Some of the more unlikely heroes of the First World War were the footballers of the time, who bravely joined up and went off to war.
As they left the hallowed turf of professional football pitches for the trenches of the front line in the First World War, football was changed forever.
Almost every team in the league today sent players to the front between 1914 and 1918 and many never returned. Those that did were never the same again.
Spearheaded by Sir Trevor Brooking, the National Football Museum and the Woodland Trust are launching a project to remember and commemorate these players.
Every team and supporter in the English football league is being offered the chance to dedicate trees in team groves at the Woodland Trust’s First World War centenary wood at Langley Vale in Epsom.
Everyone who does will be remembered in a roll of honour and each team will have a plaque at its grove at the site.
One player being remembered is Bradford Park Avenue player Donald Bell, who was the first professional English footballer to enlist into the British Army – and the only one to be awarded the Victoria Cross.
He was rapidly promoted to Lance Corporal and then was commissioned into the 9th Battalion, The Green Howards (Alexandra, Princess of Wales’ Own Yorkshire Regiment) in 1915.
He was awarded the Victoria Cross for his actions on 5 July 1916 at Horseshoe Trench, Somme, France. He was killed in action on 10 July 1916.
England and West Ham legend, Sir Trevor Brooking, CBE said: “The Woodland Trust and the National Football Museum’s For Club and Country project is the perfect way to commemorate football’s important role in the First World War.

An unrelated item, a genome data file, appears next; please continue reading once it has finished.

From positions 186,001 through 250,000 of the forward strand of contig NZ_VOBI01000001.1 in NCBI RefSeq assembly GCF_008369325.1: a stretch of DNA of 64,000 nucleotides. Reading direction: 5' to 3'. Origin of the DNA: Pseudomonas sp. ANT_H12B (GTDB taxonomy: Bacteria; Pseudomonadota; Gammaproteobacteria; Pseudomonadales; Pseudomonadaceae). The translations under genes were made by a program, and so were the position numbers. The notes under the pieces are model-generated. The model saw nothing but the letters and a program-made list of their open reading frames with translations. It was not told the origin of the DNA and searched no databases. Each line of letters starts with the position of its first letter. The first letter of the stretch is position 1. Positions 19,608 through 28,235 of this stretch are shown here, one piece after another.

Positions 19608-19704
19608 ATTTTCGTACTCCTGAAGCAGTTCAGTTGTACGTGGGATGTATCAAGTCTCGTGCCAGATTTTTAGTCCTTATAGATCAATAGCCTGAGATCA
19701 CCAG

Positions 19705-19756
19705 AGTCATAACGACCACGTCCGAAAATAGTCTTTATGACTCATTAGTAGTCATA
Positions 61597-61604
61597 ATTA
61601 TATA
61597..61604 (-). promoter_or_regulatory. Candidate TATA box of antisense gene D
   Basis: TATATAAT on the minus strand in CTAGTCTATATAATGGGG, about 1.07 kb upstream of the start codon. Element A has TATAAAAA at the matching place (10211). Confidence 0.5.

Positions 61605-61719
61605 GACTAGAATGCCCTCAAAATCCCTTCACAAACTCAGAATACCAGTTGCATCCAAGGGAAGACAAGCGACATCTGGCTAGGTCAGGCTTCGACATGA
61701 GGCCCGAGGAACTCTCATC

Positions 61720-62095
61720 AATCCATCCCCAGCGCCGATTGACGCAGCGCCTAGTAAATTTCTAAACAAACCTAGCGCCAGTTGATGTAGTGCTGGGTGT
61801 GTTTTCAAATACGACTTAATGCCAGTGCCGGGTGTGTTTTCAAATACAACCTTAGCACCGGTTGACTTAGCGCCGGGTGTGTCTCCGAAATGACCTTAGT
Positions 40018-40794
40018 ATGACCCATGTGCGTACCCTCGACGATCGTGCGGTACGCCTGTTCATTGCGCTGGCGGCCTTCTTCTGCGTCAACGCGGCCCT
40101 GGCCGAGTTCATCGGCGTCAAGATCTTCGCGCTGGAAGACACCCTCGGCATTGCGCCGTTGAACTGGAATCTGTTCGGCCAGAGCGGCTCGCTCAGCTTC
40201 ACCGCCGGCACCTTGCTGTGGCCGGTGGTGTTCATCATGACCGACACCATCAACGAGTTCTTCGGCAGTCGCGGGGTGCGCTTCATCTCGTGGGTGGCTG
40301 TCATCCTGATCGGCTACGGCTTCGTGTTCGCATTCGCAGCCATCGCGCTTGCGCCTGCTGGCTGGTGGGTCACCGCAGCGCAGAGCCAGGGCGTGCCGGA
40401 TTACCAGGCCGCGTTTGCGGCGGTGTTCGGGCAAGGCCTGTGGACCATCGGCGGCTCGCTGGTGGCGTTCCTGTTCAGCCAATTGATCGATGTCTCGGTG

“By planting groves of trees for every club whose players bravely fought for their country we are creating something beautiful and long lasting for future generations.
“Every football fan needs to get involved and make sure their club is remembered in the football groves at Langley Vale Wood.
“If you love football as much as I do, please get your team represented and see your own name listed on the supporters’ roll of honour. Thank you.”
The project will create a lasting living legacy but also a digital legacy, with everyone who has donated or been involved appearing in a digital ‘Roll of honour’.
Dr Kevin Moore, Director of the National Football Museum, said: “The partnership between the National Football Museum and the Woodland Trust will give football supporters across the country the opportunity to learn more about their own club’s First World War history, plant trees in commemoration and by doing so be part of the supporter’s roll of honour.
“We feel passionately that football’s involvement in the First World War is remembered by today’s generation.”
People who want to get involved or find out more about the project can visit www.forclubandcountry.org.uk